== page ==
The dialect of the old West
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above snakes- Above ground. Said of a man who s still alive.
bach- To bachelor it. For men to keep house without a woman s help. Pronounced and sometimes spelled batch .
bear sign- On the range doughnuts.
benzinery- A low-grade drinking place. Cheap whiskey was sometimes called benzene.
berdache- An Indian male who dressed and lived entirely as a woman fulfiling that cultural role within the tribe. Sometimes called in Indian languages a would be woman and sometimes thought of as a third sex. Common among the tribes of the Americas these men-women had social and religious powers. They might be givers of sacred names; first to strike the sun-dance pole; leaders of scalp dances; good luck to war parties; visionaries and predictors of the future; matchmakers; excellent artisans in beadwork quillwork hide-tanning and making clothing; creators and singers of songs. Understood as following a vision by most Indians they were not tolerated by whites. They persist today discreetly.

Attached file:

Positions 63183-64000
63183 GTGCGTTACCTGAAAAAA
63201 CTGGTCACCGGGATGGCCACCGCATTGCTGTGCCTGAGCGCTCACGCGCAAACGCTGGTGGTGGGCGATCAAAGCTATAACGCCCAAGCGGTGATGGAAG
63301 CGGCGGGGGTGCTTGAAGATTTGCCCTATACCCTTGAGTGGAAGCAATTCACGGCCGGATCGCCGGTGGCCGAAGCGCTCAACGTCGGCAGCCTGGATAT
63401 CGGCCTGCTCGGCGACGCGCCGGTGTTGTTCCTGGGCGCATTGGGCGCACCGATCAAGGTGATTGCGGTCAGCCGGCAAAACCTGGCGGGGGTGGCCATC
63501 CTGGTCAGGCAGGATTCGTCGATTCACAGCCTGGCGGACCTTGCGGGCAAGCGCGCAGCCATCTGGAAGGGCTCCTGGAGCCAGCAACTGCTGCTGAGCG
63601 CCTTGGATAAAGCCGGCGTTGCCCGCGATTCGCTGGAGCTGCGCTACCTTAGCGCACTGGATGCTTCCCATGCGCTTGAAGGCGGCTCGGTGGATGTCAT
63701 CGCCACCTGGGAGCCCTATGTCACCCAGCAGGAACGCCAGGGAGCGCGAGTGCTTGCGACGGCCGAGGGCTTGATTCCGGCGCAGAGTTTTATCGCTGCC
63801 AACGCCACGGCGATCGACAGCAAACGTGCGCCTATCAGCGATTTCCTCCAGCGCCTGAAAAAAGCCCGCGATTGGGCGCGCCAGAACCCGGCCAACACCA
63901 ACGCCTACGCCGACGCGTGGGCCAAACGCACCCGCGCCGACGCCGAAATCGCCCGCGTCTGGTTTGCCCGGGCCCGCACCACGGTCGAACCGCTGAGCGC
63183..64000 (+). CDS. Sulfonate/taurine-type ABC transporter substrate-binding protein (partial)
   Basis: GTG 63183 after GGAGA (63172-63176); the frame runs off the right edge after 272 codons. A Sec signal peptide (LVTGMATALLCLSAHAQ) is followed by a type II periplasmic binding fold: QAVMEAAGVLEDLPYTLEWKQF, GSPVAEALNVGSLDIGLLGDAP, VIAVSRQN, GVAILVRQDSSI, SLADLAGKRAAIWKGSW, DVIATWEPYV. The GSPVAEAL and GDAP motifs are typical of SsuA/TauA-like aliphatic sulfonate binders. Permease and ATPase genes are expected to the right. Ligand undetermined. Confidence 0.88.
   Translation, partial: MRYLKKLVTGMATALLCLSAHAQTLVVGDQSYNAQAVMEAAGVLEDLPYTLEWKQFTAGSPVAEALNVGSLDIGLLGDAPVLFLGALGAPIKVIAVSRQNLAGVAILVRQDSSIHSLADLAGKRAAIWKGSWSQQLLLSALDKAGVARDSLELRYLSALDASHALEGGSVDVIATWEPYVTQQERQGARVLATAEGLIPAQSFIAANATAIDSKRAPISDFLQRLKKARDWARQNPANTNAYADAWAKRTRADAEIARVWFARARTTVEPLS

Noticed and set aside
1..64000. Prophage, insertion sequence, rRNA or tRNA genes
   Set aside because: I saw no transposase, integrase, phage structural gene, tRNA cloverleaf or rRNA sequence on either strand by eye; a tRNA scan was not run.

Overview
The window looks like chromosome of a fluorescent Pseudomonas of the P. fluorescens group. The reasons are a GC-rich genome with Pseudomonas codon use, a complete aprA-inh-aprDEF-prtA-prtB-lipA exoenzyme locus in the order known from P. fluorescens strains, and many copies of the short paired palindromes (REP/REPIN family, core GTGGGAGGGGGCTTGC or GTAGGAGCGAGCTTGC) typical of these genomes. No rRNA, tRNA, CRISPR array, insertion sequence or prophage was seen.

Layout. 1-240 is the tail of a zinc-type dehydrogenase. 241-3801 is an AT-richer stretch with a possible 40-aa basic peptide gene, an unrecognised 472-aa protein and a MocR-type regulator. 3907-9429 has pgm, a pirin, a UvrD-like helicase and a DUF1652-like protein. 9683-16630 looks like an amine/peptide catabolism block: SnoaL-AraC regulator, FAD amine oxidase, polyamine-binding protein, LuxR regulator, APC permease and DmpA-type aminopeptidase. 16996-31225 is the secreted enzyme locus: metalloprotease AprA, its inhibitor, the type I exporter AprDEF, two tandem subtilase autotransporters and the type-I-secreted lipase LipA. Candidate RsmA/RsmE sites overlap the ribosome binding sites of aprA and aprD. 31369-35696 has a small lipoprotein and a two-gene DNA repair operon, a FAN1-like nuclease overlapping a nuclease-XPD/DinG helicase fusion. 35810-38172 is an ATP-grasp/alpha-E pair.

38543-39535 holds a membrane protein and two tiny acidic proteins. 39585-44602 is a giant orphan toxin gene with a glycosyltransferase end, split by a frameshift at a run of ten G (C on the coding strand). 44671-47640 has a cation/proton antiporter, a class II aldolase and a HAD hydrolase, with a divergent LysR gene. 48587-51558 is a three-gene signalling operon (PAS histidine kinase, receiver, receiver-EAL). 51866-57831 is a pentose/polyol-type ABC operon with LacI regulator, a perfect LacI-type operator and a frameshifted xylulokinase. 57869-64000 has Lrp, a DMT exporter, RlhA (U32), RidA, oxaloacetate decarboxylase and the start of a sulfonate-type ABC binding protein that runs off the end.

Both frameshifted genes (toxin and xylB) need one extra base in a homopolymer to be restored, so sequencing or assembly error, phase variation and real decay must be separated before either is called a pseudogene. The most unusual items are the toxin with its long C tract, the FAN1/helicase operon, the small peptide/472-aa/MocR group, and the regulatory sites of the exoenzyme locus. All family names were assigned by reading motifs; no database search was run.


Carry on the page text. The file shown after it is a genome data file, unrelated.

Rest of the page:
bug juice- Booze firewater
butt log- In logging the section of three nearest the stump; the biggest log. Also butt cut the length of log just above the stump.
fag- In cowboy talk to get out fast.
hemp- Cowbow talk for rope; in verb form to hang (someone). Hemp fever was a morbidly jocular term for a hanging. Hemp party (also string party) meant the same. A hemp committee was a group of vigilantes or a lynch mob (depending on your point of view) and a hemp necktie was the rope they did the deed with.
hounds- Rowdies of the gold-rush days of San Fransisco.
man for breakfast- A murdered body in the streets at dawn. Commonplace in the early days of Los Angeles and Denver.
on the prod- Full of piss and vinegar and looking for trouble. Said of both people and critters.
parade chaps- A pair of chaps strictly for show. Might be worn for the grand entry parade at a rodeo.
pecker pole- What a logger called a small tree or sapling.
unshucked- Cowboy talk for naked. An unshucked gun is one that s out of the holster.
waddy- One of the words for cowboy especially a cowboy who drifted from ranch to ranch and helped out in busy times. Jo Mora and Ramon Adams both suggest that the word derived from wad something used to fill in but this notion isn t widely accepted. Neither is the suggestion that it comes from chewing tobacco. To add to the mystery waddy first meant rustler then cowboy . Also spelled waddie.